Guideline for a safe environment of care. In: Guidelines for Perioperative Practice. Denver, CO: AORN, Inc.
    National Fire Protection Association. NFPA 30: Flammable and Combustable Liquids Code. 2008 ed. Quincy, MA: National Fire Protection Association; 2008.
    AORN Fire Safety Tool Kit. AORN, Inc.
    Surgical fire prevention. ERCI Institute.

    Updated November 6, 2014

  • For a procedure that involves the genitalia, should a urinary catheter be inserted before or after preoperative patient skin antisepsis?

    When the surgical area involves the genitalia and the patient requires a urinary catheter, the nurse should insert the catheter after performing the preoperative patient skin antisepsis.

    Resources:

    Burlingame, BB. Perineal preps and urinary catheter insertion. [Clinical Issues]. AORN Journal. 2011;94(1):100.

    Updated November 6, 2014

Radiologic X-ray Exposure

  • Are there standard regulations regarding radiation dose monitoring (i.e. wearing radiation badges or dosimeters)?

    Answer:

    Federal regulations as stated below should be followed unless the state regulations are more restrictive. Current federal regulations states monitors must be worn by people who meet the following criteria:

    1.Adults likely to receive, in 1 year from sources external to the body, a dose in excess of 10 percent of the limits in § 20.1201(a), 
    2.Minors likely to receive, in 1 year, from radiation sources external to the body, a deep dose equivalent in excess of 0.1 rem (1 mSv), a lens dose equivalent in excess of 0.15 rem (1.5 mSv), or a shallow dose equivalent to the skin or to the extremities in excess of 0.5 rem (5 mSv); 
    3.Declared pregnant women likely to receive during the entire pregnancy, from radiation sources external to the body, a deep dose equivalent in excess of 0.1 rem (1 mSv); and 
    4.Individuals entering a high or very high radiation area.229 (p359-360)  


    Resources:

    •10 CFR 30.41 Transfer of byproduct material. CFR. 2013;10. 
    •Guideline for Radiation Safety. In: Guidelines for Perioperative Practice. Denver, CO: AORN, Inc. 


    Updated April 20, 2015

  • What precautions should a pregnant female take when working with radiation?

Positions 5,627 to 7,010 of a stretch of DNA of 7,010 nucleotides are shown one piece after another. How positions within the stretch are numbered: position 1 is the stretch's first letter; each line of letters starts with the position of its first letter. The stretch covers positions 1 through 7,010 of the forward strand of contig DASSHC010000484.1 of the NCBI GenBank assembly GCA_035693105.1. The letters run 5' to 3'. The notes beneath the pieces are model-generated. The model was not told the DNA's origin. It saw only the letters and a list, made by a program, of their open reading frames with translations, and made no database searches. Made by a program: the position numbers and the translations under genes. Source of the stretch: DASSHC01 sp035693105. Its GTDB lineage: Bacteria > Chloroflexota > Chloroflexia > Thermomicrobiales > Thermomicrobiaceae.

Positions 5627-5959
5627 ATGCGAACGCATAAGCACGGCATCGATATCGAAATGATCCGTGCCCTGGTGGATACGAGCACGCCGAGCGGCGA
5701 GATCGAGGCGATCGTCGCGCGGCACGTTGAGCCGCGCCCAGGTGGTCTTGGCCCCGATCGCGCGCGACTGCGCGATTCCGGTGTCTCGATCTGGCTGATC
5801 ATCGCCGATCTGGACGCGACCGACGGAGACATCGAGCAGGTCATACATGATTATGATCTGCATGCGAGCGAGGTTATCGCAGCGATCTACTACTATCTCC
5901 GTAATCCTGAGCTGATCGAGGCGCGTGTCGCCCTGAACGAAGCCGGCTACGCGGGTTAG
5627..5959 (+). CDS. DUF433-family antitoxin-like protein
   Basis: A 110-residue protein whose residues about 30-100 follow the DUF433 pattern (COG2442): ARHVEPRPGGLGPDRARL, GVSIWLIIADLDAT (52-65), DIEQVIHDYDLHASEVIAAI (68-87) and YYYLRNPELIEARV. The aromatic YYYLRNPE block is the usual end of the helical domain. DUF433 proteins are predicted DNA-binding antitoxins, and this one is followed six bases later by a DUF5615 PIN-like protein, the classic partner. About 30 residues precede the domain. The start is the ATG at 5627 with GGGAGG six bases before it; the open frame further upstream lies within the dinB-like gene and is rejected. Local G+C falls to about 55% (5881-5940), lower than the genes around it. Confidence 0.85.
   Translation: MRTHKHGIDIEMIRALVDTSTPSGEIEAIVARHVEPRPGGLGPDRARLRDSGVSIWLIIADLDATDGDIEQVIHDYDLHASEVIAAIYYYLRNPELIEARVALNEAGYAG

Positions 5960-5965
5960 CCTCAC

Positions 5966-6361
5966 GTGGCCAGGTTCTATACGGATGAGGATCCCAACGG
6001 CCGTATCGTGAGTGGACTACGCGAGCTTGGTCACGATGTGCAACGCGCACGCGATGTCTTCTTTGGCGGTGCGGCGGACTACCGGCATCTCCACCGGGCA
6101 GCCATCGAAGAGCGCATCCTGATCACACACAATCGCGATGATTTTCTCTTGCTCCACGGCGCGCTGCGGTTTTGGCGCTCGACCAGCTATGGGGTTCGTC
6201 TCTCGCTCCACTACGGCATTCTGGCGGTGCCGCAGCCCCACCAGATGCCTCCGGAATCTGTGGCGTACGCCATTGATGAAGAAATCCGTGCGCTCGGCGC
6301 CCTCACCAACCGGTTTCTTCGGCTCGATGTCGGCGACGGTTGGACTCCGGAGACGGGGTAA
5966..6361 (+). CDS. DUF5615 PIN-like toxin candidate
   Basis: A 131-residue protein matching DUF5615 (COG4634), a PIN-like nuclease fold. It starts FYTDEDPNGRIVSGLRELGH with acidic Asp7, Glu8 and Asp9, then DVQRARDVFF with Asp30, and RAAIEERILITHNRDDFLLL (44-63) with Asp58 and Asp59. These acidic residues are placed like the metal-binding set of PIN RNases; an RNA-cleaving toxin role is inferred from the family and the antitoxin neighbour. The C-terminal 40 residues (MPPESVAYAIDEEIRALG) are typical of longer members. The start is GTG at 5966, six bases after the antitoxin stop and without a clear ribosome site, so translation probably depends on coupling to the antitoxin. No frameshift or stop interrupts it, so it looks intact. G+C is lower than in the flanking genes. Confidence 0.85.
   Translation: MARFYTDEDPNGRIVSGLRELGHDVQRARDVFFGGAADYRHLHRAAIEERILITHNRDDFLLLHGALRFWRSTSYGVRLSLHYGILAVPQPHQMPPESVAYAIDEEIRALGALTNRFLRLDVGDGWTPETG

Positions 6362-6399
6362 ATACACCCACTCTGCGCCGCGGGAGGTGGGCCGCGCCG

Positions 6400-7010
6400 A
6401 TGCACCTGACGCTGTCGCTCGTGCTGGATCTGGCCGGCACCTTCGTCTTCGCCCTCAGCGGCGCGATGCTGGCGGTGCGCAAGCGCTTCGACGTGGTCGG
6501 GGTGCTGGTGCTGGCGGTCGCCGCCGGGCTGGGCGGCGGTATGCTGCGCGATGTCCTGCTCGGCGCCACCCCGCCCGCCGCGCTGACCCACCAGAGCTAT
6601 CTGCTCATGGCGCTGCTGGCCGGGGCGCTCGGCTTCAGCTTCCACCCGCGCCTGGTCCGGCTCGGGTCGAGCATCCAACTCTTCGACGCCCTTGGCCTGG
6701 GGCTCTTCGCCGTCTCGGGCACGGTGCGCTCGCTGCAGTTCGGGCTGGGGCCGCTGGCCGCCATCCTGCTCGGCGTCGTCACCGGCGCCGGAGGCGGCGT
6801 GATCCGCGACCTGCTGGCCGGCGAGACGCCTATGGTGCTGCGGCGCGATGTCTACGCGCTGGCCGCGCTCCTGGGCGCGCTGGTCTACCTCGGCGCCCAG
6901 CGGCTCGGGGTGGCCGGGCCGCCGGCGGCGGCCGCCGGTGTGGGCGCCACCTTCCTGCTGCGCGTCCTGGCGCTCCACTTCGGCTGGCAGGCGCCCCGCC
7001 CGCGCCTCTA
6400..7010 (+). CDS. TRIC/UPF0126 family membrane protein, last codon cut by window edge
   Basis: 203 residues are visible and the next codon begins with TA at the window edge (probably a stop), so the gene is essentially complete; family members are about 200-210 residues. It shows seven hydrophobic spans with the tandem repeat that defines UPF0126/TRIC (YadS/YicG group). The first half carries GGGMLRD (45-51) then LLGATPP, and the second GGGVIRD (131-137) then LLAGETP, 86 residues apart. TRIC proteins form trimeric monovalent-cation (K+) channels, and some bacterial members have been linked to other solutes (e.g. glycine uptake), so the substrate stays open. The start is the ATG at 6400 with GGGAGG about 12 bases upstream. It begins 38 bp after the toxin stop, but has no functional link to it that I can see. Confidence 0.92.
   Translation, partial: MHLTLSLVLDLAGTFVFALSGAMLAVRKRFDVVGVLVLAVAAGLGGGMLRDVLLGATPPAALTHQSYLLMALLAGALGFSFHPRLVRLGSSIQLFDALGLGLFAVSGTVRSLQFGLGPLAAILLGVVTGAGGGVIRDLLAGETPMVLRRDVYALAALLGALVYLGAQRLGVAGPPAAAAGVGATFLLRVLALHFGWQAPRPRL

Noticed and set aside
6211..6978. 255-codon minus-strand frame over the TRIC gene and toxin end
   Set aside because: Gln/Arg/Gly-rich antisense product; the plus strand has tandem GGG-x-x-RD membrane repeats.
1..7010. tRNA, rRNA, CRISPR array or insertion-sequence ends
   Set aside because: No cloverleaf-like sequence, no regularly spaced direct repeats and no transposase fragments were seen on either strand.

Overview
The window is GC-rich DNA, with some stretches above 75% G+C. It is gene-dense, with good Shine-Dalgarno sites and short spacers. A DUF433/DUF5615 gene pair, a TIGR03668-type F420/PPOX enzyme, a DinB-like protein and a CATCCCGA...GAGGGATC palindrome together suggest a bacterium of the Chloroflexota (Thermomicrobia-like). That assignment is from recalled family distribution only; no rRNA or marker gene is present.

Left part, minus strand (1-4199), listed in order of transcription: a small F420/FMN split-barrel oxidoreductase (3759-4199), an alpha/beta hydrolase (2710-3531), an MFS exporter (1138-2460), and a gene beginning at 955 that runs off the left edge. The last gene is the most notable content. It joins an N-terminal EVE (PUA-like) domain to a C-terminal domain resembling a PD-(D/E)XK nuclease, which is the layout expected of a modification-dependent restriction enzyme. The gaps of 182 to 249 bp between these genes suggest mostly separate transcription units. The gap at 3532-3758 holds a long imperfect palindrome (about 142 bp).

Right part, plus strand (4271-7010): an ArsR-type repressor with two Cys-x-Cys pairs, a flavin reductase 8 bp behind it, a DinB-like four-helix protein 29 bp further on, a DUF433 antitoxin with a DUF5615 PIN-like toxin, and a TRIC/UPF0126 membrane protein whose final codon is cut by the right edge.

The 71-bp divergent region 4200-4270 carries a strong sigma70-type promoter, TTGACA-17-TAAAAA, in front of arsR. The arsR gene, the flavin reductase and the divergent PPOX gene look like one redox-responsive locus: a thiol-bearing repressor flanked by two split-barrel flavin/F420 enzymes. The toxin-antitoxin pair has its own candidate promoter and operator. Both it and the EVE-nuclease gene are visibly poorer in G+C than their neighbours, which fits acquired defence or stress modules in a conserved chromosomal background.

Answer:

    The pregnant female should follow all the standard radiation safety precautions including maintaining the greatest distance between her and the radiation source possible (eg, at least 6 feet), use of protective shielding and decreasing the amount of time spent near the source to the lowest amount possible. She should also wear an apron that is large enough to cover the entire abdominal area and preferably a wraparound apron to ensure coverage of the back in case she turns away from the radiation source. The pregnant female may safely perform procedures which involve radiation if these precautions are followed.

    Resource:

    Guideline for Radiation Safety. In: Guidelines for Perioperative Practice. Denver, CO: AORN, Inc.


  • If I am pregnant do I need to report it to my employer?

    Answer:

    Reporting is not required by the law, but it enables the employer to assist the pregnant person in determining the dose of radiation received during the pregnancy. The pregnant female may report her condition to the person in charge of radiation safety such as the radiation safety officer or the designated equivalent to this person.

    Resources:

    10 CFR 20 Standards for Protection Against Radiation. Code of Federal Regulations. 2013;10. 
    Guideline for Radiation Safety. In: Guidelines for Perioperative Practice. Denver, CO: AORN, Inc.


  • Do I need to wear leaded eye glasses?

    Answer:

    Some form of eye protection (ie, leaded eyeglasses with wraparound side shields, ceiling-suspended shields, clear mobile shields that are taller than the person using them) should be used if the person is near the source of the radiation beam.

    Resource:

    Guideline for Radiation Safety. In: Guidelines for Perioperative Practice. Denver, CO: AORN, Inc.


Sharps Safety

  • Why should health care practitioners double-glove during invasive procedures?

    Answer:

    Recommendation IV.1. of the AORN Recommended Practices for Prevention of Transmissible Infections in the Perioperative Practice Setting states: Health care practitioners should wear two pairs of gloves, one over the other, during invasive procedures. A systematic review of 18 clinical trials of gloving practices clearly demonstrates that double-gloving minimizes the risk of exposure of health care works to blood during invasive procedures. Meta-analyses of nine of these studies demonstrate the following:

    •Perforation rates of the glove closest to the skin are significantly less when wearing double gloves compared to single gloves (P<0.00001).

    •Perforation rates are no different when wearing single gloves compared to the outer glove when two pairs of gloves are worn (P = 0.3).

    •More glove perforations are detected when using a colored under-glove indicator system when compared to two pairs of standard latex gloves (P = 0.002).

    Resources:

    Recommended Practices for Prevention of Transmissible Infections in the Perioperative Practice Setting, 2011 Perioperative Standards and Recommended Practices. Denver, CO: AORN, Inc; 2011: 293. For references, refer to the original text. 

    Updated July 7, 2011

  • When I double-glove, I lose dexterity, what can I do?

    Answer:

    Ensure that your double gloves are fitted properly. Acquiring dexterity may be a matter of getting used to the sensation of having two gloves on.

    Resources:

    Ramon Berguer, MD, FACS

    Updated March 17, 2014 

  • How can we convince our scrub persons to use the neutral or hands-free zone when passing sharps?